Voices From the Early 19th-Century Asylum

The Social History of Medicine journal has recently posted a new paper online by Leonard Smith entitled “‘Your very thankful inmate’: Discovering the patients of an early county lunatic asylum.” The paper explores patient experiences at the Gloucester Asylum between 1827-1843. Smith relies primarily on personal correspondence written between relatives of patients and the medical superintendents. As he explains in the abstract:

“[The letters] offer valuable insights into a range of issues—circumstances that led to admission; the quality of relationships between patients and their families; interactions between community and institution; perceptions of life in the asylum; the processes of recovery, discharge and after-care. It becomes clear that, rather than the asylum being a closed and isolated institution, there was ongoing dialogue between patients, relatives, and medical officers, both to exchange information and also to promote recovery, discharge, and re-settlement in the community.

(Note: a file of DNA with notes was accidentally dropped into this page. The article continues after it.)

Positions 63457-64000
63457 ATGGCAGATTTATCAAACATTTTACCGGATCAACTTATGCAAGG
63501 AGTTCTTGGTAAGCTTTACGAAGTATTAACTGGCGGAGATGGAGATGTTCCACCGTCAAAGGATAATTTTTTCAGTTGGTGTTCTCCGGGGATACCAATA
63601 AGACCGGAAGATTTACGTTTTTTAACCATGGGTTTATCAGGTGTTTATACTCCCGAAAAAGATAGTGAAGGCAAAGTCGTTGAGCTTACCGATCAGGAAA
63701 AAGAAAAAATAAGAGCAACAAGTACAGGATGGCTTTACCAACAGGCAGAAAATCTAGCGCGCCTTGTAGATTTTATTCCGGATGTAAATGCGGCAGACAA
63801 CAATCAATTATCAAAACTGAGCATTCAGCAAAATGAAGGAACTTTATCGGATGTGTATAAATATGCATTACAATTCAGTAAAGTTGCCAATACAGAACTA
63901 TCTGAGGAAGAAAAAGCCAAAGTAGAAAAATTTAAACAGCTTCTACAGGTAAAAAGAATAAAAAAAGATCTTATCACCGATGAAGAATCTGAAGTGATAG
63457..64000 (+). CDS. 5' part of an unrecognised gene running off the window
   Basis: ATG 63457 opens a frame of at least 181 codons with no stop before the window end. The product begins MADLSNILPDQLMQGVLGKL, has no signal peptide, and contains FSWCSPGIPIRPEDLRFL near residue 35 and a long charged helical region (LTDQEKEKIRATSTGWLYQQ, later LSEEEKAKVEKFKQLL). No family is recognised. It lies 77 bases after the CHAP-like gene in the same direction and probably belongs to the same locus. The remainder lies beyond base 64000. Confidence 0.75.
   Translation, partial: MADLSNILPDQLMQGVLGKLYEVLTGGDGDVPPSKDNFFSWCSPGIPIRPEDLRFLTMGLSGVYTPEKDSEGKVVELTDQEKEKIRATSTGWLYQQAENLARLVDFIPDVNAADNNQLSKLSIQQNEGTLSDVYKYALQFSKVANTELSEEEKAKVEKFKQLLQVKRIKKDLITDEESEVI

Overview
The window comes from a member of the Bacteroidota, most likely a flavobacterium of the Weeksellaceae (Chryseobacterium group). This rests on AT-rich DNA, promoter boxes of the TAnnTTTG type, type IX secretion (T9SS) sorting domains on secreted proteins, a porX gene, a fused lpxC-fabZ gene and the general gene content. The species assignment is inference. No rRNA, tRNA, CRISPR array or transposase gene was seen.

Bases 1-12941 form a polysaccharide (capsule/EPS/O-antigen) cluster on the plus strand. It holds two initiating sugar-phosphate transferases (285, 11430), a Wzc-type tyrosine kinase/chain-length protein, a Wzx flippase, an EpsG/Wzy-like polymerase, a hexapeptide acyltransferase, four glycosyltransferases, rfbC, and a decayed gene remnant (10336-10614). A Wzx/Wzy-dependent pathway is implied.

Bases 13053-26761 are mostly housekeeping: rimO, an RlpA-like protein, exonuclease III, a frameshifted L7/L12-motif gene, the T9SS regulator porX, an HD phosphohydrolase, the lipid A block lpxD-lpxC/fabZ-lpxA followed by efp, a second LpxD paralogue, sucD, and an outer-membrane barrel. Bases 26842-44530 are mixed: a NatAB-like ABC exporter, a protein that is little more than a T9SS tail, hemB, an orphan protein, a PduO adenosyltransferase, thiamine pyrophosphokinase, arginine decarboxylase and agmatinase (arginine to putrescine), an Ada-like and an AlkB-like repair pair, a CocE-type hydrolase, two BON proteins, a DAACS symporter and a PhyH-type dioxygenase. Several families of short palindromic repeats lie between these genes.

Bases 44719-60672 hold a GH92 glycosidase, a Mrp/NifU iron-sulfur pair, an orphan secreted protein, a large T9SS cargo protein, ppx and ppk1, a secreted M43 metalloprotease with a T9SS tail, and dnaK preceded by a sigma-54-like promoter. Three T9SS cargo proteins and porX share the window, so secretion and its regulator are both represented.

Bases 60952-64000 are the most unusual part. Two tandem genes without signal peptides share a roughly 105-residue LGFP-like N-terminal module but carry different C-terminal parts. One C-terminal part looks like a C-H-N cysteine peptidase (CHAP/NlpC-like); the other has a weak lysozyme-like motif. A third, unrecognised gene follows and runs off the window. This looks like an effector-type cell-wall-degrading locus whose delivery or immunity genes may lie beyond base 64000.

About Jennifer Bazar

Jennifer Bazar is a postdoctoral fellow at the University of Toronto and Waypoint Centre for Mental Health Care. Her research focuses on the history of psychiatric institutionalization.